The 'war' on Christmas

December 1, 2017

 

 

According to a survey conducted last year by GoCompare, the British public would spend £21 Billion on Christmas in 2016. That includes presents, decorations, food and various seasonal events and attractions. That averages out at £753 per household, with £378 being spent on presents alone. And in America, the collective spending last year was estimated at over $1 Trillion by a 2016  survey. Every major brand has a Christmas range or specials list, with some of them becoming part of many peoples yearly traditions, be it Gingerbread lattes or boxed Turkey sandwiches. And despite being a holiday rooted in Christianity, Christmas has become and almost universal holiday, with celebrations and messages of goodwill happening all over the world.

 

But, according to an increasingly large portion of the American population, Christmas is under threat and so is all of Christendom by proxy. They claim that society, the government and major corporations are trying to turn Christmas into an atheistic holiday where all mention of Christianity is banned and that it is just a step on the path to the annihilation of the American Conservative. This sentiment, whilst incredibly extreme and fringe, is being echoed by more and more people each year. And it is fuelled by series of largely inconsequential things, perhaps the most famous being a series of red coffee cups.

 

Most major fast food chains and cafes will roll out a series of Christmas themed cups and mugs each year, and this is usually a fairly innocuous event. But in 2015, Starbucks released a range of take out cups that were plain red with the Starbucks logo on them. This minimalistic design was received well by the vast majority of the American public, but a number of American Conservatives found this offensive. They deemed that the lack of any Christmas related imagery was an attempt to remove the Christian aspect of Christmas in the pursuit of political correctness. Joshua Feuerstein, a former Televangelist turned internet personality, posted a video in November of 2015 where he not only stated that Starbucks had removed the symbols from their cups, but that employees were banned from saying Merry Christmas. During the video, he claims to have have given his name for his order as “Merry Christmas”, and then asked his followers to do the same as a large scale “prank”. He also claims that Starbucks is also against the Second Amendment, and so ordered his drink whilst carrying a concealed handgun which he gleefully shows the camera towards the end of the video.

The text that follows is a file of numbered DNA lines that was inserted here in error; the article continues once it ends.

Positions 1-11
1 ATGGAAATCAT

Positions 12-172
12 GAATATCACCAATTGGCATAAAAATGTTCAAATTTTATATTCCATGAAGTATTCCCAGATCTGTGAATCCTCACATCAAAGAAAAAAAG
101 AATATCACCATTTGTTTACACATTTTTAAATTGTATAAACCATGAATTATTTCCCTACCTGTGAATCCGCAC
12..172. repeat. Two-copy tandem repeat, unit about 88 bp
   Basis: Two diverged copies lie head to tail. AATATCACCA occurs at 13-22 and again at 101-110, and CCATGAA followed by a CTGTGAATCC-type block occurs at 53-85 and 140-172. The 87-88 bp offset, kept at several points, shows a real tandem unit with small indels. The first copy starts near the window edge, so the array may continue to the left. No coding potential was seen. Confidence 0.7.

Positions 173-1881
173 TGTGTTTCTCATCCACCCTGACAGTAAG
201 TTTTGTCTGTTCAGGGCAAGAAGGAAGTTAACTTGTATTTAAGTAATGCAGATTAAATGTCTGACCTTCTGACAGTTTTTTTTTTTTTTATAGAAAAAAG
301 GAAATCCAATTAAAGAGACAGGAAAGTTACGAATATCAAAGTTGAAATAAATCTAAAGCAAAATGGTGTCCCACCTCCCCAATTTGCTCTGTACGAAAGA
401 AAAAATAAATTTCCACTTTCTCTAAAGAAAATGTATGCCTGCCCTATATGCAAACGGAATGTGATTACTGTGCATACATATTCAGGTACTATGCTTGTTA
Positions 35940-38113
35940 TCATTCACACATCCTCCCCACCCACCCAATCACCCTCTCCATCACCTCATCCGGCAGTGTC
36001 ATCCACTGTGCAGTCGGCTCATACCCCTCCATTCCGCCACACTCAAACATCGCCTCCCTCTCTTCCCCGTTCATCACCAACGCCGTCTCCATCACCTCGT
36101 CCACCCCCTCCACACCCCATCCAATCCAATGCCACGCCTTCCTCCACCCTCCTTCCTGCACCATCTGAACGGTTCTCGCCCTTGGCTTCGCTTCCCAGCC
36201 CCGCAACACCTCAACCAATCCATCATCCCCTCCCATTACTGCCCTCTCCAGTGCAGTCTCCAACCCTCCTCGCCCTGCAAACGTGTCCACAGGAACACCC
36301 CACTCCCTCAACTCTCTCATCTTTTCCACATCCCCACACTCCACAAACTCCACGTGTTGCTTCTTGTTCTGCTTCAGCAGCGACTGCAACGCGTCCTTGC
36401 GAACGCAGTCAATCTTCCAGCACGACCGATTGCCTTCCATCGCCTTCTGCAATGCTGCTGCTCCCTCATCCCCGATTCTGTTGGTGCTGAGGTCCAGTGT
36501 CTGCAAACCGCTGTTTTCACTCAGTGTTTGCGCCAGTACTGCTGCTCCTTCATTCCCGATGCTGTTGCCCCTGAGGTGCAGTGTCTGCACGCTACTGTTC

Removal of Christian images aside, another aspect that this group takes issue with is the use of the phrase “Happy Holidays” in place of “Merry Christmas”. Whilst seemingly totally inconsequential, especially when the number of religious holidays that fall in December is taken into account, the use of Happy Holidays is seen as an attempt to lessen the importance of Christianity in America. Even President Trump has weighed in on the debate during a recent speech to a New York Evangelist group, saying “We're saying Merry Christmas again”, eliciting a massive applause.

 

One of the key fears and causes of this perceived 'War on Christmas” is that America is drifting away from it's Christian roots and culture. This is despite the fact various denominations of Christianity have been the most common religions in America for decades according to census data and surveys. America is and has always been made up of many religious groups and ethnicities who may or may not celebrate Christmas in a religious capacity, if at all.  The act of saying “Happy Holidays” or “Seasons Greetings” is best taken as an attempt to be inclusive of these groups, which surely fits the message of peace and unity that Christmas stands for.

 

Any attempt to force businesses or individuals to use more (or less) Christian themes is a direct violation of the first amendment, as would any attempt to ban the usage, which states “Congress shall make no law respecting an establishment of religion, or prohibiting the free exercise thereof; or abridging the freedom of speech...” And whilst this issue may be predominately an American one, it is important to remember that inclusion is rarely ever an affront to personal liberty, and that sometimes a red cup is just a red cup.        

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